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8/18/2015

Solar activity is declining - what to expect?

Is Earth slowly heading for a new ice age? Looking at the decreasing number of sunspots, it may seem that we are entering a nearly spotless solar cycle which could result in lower temperatures for decades. “The solar cycle is starting to decline. Now we have less active regions visible on the sun’s disk,” Yaireska M. Collado-Vega, a space weather forecaster at NASA’s Goddard Space Flight Center, told Phys.org.
But does it really mean a colder climate for our planet in the near future? In 1645, the so-called Maunder Minimum period started, when there were almost no sunspots. It lasted for 70 years and coincided with the well-known “Little Ice Age”, when Europe and North America experienced lower-than-average temperatures. However, the theory that decreased solar activity caused the climate change is still controversial as no convincing evidence has been shown to prove this correlation.
Helen Popova, a Lomonosov Moscow State University researcher predicts that if the existing theories about the impact of solar activity on the climate are true, then this minimum will lead to a significant cooling, similar to the one during the Maunder Minimum period. She recently developed a unique physical-mathematical model of the evolution of the magnetic activity of the sun and used it to gain the patterns of occurrence of global minima of solar activity and gave them a physical interpretation.
“Given that our future minimum will last for at least three solar cycles, which is about 30 years, it is possible that the lowering of the temperature will not be as deep as during the Maunder Minimum,” Popova said earlier in July. “But we will have to examine it in detail. We keep in touch with climatologists from different countries. We plan to work in this direction.”
The solar cycle is the periodic change in the Sun’s activity and appearance like changes in the number of sunspots. It has an average duration of about 11 years. The current solar cycle began on in January 2008, with minimal activity until early 2010. The sun is now on track to have the lowest recorded sunspot activity since accurate records began in 1750. The long-term decline in solar activity set in after the last grand solar maximum peaked in 1956.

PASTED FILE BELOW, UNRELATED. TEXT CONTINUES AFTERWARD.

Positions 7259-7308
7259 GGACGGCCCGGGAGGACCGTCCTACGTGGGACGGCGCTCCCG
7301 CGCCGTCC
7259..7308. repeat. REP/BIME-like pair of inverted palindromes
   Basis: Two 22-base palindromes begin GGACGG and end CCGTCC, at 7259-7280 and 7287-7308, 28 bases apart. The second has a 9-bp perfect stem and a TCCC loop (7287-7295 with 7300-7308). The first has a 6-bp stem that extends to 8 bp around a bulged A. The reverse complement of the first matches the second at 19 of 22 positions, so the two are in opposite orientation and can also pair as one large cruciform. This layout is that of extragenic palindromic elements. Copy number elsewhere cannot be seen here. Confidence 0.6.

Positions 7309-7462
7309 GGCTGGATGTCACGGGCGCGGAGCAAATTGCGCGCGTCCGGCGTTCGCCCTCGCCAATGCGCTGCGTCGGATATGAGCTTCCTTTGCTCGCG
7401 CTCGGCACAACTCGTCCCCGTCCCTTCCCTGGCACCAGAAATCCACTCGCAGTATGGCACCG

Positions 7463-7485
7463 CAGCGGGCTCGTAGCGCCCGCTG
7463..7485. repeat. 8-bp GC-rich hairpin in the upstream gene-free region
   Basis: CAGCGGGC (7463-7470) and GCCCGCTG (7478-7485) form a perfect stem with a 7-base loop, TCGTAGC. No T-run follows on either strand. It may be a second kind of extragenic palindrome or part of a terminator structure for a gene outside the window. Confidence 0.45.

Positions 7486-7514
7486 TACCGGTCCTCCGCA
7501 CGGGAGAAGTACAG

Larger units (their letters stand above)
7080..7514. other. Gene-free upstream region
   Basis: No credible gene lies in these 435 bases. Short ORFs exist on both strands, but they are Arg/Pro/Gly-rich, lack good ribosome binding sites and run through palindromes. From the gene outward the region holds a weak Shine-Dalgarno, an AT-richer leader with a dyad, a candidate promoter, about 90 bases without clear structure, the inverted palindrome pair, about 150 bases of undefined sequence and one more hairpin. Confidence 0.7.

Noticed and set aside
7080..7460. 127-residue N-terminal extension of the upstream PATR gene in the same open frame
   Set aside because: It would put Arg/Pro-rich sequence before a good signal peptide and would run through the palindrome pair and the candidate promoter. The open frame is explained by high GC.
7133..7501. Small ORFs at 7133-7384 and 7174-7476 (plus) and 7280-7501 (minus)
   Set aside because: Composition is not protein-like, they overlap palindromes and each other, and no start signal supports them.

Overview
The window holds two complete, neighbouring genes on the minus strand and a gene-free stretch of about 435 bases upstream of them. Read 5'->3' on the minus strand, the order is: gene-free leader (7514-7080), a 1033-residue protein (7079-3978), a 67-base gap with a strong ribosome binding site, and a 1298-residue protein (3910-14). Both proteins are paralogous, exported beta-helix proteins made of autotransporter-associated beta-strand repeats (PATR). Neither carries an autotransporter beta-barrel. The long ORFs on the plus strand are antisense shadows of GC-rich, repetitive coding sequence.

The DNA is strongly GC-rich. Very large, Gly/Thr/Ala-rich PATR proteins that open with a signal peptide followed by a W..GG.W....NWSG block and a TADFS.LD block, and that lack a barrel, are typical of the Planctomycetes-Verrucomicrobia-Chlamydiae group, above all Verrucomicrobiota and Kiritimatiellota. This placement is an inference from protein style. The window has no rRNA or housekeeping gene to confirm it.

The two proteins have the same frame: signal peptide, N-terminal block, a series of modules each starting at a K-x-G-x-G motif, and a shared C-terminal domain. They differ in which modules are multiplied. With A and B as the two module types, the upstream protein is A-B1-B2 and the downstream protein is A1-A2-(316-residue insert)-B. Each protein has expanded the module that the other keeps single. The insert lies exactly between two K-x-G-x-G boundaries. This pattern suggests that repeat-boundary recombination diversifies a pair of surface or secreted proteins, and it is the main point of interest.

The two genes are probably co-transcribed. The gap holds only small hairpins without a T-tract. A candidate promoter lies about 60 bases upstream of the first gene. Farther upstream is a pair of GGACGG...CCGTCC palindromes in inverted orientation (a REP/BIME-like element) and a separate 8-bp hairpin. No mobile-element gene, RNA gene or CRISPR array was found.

But according to Collado-Vega, the current minimum in the number of sunspots doesn’t mean that the sun won’t show us its violent nature in the coming years.
“There is a development for coronal holes, due to the reconfiguration of the sun’s magnetic field, that bear the well-known high-speed streams. These high-speed streams have the ability to cause strong geomagnetic storms at Earth, and changes to the radiation environment in the inner magnetosphere,” Collado-Vega noted.
Coronal holes are regions with lower density and temperatures in the sun’s outer atmosphere, known as the corona. The sun contains magnetic fields that arch away from areas in the corona that are very thin due to the lower levels of energy and gas, which cause coronal holes to appear when they do not fall back. Thus, solar particles or solar wind escape and create a lower density and lower temperature in that area.
The existing fleet of spacecraft studying the sun includes the Solar Dynamics Observatory (SDO), the Solar and Heliospheric Observatory (SOHO) and the Solar Terrestrial Relations Observatory (STEREO), which provide continuous solar observations that are currently enhancing our knowledge about sun’s corona. And if that’s not enough, a new NASA probe named Solar Probe Plus is being developed to revolutionize our understanding of solar phenomena. Significantly, the mission, with a planned launch in mid-2018, will fly closer to the sun than any previous spacecraft. Its primary science goals are to trace the flow of energy and understand the heating of the solar corona and to explore the physical mechanisms that accelerate the solar wind and energetic particles. This would definitely improve future solar activity forecasts and help us more accurately predict the impact that the features on the sun have on our planet.

Phys.org
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